Thursday, Aug 17, 2017, 10:00 AM CST – China


An Abducted Woman

“Bloody Rouge”

More than 20 years ago, Gao Yanmin was abducted and sold into a rural marriage. Despite attempts to escape, Gao eventually settled in the village and served as its sole female teacher, earning praise from some for ‘repaying evil with good’ even as others slammed the tacit endorsement of human trafficking. NewsChina investigates

Gao Yanmin carries a student back home after school, May 13, 2015 Photo by CFP

Gao Yanmin plays with her students during a break between classes, May 13, 2015 Photo by CFP

The primary school of Xia’an Village where Gao Yanmin works Photo by CFP

In 2013, Gao Yanmin caught national attention when this abductee had worked as a teacher for nearly 20 years in her captor’s village, was named one of China’s top 10 best rural teachers by the State media outlet CCTV and Party paper Guangming Daily. That story was given new life in July 2015 after a blogger re-posted the report and criticized it for condoning human trafficking by ignoring the fact that Gao was sold into the village and had never been able to escape.

The post went viral overnight, with a flood of netizens retweeting it and commenting on the story. A 2009 movie based on Gao’s experiences, The Story of an Abducted Woman, also came under fire. The movie prettified Gao’s kidnapping, portraying it as a rescue, and highlighted Gao’s dedication to her new village. Today, many people, especially feminists, view this interpretation as a “disgrace” to China’s moral values, its laws and the country itself.

“[This propaganda] is like rouge made of blood. Would an abscess turn beautiful by being covered with such rouge?” wrote well-known microblogger Honglingjin on Sina Weibo, China’s Twitter. This idea was shared by many media figures, including some working for State publications. Even Chen Shiqu, director of the Anti-abduction Office under China’s Ministry of Public Security, publicly stated that both the traffickers and buyers should be punished and that people should rescue the victims rather than excusing the crime or sympathizing with the criminals.

However, Gao herself was not so enthusiastic about netizens’ sympathy and public attention. She refused most interview requests, claiming that she did not use the Internet much and did not notice what web users were discussing. On July 30, two days after her story began to spread nationwide, Gao authorized her local publicity department to publish a signed letter for her, stating that she prefers a quiet life and hopes nobody would harm her current family. The letter triggered new rounds of discussion – people began to question how this Chinese woman’s tragedy could have been overlooked for two decades. It had been so long that even the victim had resigned herself to this “fate.”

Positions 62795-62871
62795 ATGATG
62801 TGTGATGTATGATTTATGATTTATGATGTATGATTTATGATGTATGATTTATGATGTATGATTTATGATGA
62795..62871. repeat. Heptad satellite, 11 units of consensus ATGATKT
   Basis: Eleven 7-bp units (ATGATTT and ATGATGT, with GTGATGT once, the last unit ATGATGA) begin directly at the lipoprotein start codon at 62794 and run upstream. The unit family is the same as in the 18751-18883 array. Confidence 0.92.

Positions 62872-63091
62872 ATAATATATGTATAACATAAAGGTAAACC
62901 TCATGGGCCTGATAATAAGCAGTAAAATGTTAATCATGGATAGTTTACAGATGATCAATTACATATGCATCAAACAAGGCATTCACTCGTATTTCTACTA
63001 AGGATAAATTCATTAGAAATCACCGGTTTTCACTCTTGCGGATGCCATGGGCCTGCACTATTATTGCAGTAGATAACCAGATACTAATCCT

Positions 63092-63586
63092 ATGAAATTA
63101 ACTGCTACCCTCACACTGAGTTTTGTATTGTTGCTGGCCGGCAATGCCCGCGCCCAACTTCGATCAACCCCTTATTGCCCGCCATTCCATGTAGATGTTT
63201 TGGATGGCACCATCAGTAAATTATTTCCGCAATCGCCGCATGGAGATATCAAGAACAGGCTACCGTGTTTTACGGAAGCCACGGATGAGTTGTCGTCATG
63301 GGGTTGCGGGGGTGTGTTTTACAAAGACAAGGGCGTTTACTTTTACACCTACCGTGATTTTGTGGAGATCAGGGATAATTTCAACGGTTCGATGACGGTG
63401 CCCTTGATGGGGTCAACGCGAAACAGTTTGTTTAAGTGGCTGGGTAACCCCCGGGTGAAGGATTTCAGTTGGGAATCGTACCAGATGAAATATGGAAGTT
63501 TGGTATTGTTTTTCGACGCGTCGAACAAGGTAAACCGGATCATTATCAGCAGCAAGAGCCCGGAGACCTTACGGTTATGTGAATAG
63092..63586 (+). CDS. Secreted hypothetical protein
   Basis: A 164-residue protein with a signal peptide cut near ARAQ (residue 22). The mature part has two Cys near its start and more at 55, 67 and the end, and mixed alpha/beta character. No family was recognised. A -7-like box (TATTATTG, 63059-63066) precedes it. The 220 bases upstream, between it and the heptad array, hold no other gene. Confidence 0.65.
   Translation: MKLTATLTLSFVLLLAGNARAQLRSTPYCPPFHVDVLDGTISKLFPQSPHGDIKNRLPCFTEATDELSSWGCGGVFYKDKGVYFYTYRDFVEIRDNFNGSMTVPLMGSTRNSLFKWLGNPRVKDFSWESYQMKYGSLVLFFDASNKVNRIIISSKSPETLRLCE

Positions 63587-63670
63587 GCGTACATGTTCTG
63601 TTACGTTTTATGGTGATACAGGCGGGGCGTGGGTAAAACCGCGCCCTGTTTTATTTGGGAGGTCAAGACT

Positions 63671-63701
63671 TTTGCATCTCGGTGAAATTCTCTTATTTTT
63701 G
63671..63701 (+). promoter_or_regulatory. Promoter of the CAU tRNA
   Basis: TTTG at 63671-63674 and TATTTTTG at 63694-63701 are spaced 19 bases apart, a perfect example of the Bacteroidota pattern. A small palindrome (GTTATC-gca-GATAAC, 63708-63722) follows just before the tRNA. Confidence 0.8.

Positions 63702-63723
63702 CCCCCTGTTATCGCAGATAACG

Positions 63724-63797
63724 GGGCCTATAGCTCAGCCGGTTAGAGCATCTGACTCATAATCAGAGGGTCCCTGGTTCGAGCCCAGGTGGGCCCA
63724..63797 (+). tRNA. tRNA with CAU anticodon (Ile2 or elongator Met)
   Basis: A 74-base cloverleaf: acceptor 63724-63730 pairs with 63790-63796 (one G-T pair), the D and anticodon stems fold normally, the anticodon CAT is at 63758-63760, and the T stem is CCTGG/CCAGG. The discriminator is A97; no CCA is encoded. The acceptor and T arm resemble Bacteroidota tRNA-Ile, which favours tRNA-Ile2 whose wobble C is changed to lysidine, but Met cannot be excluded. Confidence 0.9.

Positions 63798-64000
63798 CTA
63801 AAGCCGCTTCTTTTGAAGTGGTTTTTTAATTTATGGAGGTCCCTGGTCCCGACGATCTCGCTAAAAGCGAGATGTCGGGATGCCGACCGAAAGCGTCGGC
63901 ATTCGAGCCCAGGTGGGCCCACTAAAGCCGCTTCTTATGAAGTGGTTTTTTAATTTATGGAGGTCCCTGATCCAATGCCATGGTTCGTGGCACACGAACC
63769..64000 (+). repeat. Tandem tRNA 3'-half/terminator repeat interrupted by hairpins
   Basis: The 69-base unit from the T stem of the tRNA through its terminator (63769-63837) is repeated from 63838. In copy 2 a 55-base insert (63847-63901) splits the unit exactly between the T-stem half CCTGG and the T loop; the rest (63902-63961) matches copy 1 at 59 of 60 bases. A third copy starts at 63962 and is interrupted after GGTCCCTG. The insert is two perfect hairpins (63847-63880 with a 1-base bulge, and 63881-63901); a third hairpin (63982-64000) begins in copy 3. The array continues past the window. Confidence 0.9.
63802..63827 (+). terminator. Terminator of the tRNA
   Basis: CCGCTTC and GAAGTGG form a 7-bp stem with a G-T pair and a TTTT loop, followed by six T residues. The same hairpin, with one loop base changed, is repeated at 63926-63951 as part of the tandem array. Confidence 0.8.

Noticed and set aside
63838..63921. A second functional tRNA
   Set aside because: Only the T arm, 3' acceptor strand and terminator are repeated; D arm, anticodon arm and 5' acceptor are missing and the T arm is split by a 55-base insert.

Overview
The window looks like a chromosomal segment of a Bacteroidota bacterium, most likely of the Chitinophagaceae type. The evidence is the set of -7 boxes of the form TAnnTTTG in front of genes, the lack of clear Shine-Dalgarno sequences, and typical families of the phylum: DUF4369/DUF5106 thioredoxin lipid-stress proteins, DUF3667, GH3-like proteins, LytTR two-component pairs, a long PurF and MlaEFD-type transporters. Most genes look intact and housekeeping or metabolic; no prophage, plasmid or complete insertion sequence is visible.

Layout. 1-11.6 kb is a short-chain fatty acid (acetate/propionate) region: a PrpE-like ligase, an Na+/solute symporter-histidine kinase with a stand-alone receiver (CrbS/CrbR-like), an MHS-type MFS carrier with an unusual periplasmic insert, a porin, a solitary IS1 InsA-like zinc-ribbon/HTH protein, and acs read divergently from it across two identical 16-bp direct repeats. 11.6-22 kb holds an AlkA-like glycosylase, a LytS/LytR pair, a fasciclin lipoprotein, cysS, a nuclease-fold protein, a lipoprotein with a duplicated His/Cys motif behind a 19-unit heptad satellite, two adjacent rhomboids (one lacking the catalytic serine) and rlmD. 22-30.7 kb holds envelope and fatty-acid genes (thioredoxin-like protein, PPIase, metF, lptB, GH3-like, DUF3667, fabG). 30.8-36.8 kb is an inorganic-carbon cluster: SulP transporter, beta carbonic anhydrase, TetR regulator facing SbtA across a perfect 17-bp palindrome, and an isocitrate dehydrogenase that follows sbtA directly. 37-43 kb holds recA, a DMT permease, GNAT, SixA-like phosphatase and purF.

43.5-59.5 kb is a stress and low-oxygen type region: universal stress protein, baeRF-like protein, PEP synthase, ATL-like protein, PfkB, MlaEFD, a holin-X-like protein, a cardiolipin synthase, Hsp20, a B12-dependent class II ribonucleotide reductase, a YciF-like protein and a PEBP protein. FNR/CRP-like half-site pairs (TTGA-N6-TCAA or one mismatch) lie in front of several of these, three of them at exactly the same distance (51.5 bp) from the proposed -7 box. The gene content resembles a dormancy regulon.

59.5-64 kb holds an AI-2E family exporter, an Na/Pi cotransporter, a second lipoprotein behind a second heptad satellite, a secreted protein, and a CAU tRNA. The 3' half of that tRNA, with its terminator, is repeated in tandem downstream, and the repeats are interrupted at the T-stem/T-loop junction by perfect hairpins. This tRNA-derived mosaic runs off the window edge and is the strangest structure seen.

Gao’s experience was first exposed in 2006 when she was glorified by the provincial State media of Hebei Province as one of the top 10 newsmakers who “moved people the most.” According to media reports at the time, Gao was abducted in 1994, when she was only 19 years old. Under the pretense of helping her find a new job, two women led her away from a Hebei Province train station where Gao was buying a ticket home. They sold her to three unknown men and one of them allegedly raped her before selling her again.

After several more “transactions,” Gao was finally sold for 2,700 yuan (US$429) to a shepherd living in Hebei’s poor, mountainous Xia’an Village. Despite Gao’s desperate pleas, the shepherd allegedly raped her and then forced her to marry him.

Gao’s husband’s family kept a close eye on her. When she tried to escape, she was soon caught, dragged back and beaten. They ensured her three suicide attempts all failed. The monitoring was not lowered until she gradually surrendered to her new reality and settled into the family. Within a few years, she gave birth to a daughter, and then a son. Because her middle school education made her the most well-educated person in the village, she served as a local teacher.

Yet previous media reports did not analyze the reasons behind her abduction, her trafficking, or her rape; nor did they appeal to the police for help. Instead, they piled praise on how she “put the past aside” and devoted herself to the education of the village’s children.

“Facing children’s eyes that were full of expectation, [Gao] chose to stay in the village that had brought her bitterness and humiliation,” a reporter wrote on a local news website under the Hebei Daily. “Due to her great ability to love, her life shines like a blooming flower.”

Ironically, the local village government did not view the media attention as an honor, instead blaming Gao for blackening the village’s name by exposing its backwardness to the media – some villagers told the media that Gao had intentionally misled the media by showing them the shabbiest places in the village. In 2006, renowned news magazine Nanfeng Window revealed that once Gao’s story was made public, the village government used any means possible to stop media outlets from interviewing Gao, including State broadcaster CCTV. Village leaders forbade her from leaving the area, and even threatened to remove her from the village school staff.

Eventually, Gao fell out of the limelight for years, only returning now, when Chinese netizens, who have become increasingly aware of human rights, suddenly cast concerns over her situation from a completely different angle.

Leave or Stay?

Gao had given up resisting her captors years before her story went public. She was tied to the village by her children and her work as a teacher. Perhaps the only difference to her daily life pre- and post-fame is that her husband no longer dares to beat her.

According to Gao, she first got in touch with her own family as early as 1995. “Accompanied” by her husband, she visited her parents in their poor Henan Province village and found that, since she’d gone missing the year before, her father’s hair had turned white and her mother had sobbed herself sick. Yet when Gao asked if she could stay with them, they refused.